Publicado en El Pais, 1 de Junio 2019.
When I walk through a supermarket, I like to observe sales promotors who make me try all kinds of free food samples. Their goal, obviously, is not to fill the stomach of the hungry visitors. On the contrary, they are there to make customers try their product and convince them to spend their money on something they didn’t plan on buying originally.
Many companies go for such strategy to help push their new product into the market or gain extra attention of a certain bargain. So, this must work, right? The general idea of making a customer “try” is highly effective. However, most companies design the tactic poorly and make me wonder if the profit of that day really compensates for the cost of having someone pushing and giving away product samples all day. The people hired for the job are rarely trained sufficiently to be proactive and are essentially only very expensive product stands. The well-rehearsed phrase often doesn’t go further than: “Do you want to try this new product?” ”It is now with a discount price”, “two for the price of one” or “for introduction it’s 30% off”. I often like to entertain myself by asking some question to see how much they really know about the product.
Training is not even the biggest problem. In marketing research there is a method called focus groups, in which you see how a small group of people respond to, for example, a new product. The information is later used to adjust the strategy. The sales promotors are close to the customers, they are in one-on-one situation so they could inform a lot on the product. The additional cost of registering the responses of the customer is nearby zero. But they rarely collect this data (monitoring) systematically. Data could be used to evaluate the product as how many people tried and how many didn’t want to; how many mentioned something about the product; how many reacted positively or negatively to it or to the informed price, etc. Sadly, the companies cannot evaluate the product or their strategy based on the work of the sales promotors as they do not register anything.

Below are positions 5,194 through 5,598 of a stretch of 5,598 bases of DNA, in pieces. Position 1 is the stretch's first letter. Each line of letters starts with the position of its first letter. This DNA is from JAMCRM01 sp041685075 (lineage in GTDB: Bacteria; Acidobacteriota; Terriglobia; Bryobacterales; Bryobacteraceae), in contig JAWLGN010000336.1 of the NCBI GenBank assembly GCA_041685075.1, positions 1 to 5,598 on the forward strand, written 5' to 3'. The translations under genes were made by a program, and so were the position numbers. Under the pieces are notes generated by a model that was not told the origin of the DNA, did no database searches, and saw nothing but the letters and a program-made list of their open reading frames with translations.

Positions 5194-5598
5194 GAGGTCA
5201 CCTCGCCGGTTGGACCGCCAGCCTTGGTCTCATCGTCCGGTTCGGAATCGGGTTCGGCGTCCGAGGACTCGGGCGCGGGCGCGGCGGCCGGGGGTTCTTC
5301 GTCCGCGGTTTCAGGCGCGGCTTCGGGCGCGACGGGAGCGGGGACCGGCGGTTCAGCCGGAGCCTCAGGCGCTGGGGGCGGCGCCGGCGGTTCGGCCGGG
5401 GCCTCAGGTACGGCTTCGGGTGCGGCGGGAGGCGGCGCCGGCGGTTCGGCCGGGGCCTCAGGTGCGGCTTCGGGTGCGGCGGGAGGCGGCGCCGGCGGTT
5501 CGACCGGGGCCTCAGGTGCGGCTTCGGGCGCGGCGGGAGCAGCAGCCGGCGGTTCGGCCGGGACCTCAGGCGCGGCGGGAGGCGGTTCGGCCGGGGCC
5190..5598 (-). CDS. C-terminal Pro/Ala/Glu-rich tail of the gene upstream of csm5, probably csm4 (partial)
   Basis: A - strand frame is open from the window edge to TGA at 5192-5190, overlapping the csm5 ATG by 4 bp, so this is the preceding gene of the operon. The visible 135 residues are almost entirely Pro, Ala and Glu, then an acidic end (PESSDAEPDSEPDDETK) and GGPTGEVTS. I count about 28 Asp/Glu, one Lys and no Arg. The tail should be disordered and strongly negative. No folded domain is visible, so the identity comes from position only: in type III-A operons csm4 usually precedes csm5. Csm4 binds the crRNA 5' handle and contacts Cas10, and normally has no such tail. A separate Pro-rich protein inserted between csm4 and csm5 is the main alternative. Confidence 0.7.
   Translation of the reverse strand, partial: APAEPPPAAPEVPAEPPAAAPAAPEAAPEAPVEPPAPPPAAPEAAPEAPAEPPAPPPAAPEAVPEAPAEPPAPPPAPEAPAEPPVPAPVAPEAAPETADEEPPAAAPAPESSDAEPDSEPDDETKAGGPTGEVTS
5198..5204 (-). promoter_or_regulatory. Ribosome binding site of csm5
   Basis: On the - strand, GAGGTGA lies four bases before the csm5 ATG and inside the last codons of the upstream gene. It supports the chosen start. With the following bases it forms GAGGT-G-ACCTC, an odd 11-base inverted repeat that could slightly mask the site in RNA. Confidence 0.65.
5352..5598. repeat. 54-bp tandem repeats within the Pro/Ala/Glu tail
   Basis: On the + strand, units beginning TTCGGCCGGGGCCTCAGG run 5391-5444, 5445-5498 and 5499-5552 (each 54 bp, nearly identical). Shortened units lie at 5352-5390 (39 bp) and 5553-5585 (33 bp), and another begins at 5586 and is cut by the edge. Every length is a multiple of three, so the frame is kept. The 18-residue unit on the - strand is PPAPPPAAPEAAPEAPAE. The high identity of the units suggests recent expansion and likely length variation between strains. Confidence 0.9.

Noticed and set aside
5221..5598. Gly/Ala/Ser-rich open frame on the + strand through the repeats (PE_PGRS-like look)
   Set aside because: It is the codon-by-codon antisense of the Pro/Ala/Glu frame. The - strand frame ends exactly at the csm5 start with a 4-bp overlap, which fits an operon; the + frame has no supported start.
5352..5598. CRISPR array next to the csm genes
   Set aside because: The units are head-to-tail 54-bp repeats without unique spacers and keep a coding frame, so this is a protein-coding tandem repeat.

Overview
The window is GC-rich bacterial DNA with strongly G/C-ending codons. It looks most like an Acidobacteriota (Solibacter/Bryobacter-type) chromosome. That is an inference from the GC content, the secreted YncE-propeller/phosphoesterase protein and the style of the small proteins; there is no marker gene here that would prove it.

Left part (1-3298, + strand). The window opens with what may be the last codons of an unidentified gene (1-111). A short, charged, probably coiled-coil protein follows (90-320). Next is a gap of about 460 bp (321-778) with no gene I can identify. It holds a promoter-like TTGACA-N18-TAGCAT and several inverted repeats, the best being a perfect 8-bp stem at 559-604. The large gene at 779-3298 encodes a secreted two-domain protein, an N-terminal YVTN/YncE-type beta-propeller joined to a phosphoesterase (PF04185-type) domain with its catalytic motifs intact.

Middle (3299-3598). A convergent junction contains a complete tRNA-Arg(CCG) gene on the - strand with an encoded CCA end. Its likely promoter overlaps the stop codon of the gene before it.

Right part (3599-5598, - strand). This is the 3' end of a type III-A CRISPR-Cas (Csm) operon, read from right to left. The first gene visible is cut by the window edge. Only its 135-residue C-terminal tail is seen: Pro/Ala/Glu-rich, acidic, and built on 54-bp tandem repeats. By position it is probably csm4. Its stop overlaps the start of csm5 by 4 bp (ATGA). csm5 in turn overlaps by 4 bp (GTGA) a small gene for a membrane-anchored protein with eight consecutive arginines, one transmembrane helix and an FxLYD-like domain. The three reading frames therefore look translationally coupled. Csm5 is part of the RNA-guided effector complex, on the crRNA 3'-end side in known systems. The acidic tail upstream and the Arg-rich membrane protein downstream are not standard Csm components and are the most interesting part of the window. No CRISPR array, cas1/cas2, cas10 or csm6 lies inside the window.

So, when you hire a sales promotor, first make sure you give the appropriate training, and make sure the person has the appropriate knowledge about the product to really help the customer. Next let them note down the responses of every customer if possible, in a systematic way. Like this, you can tell that your sales promotor is worth double!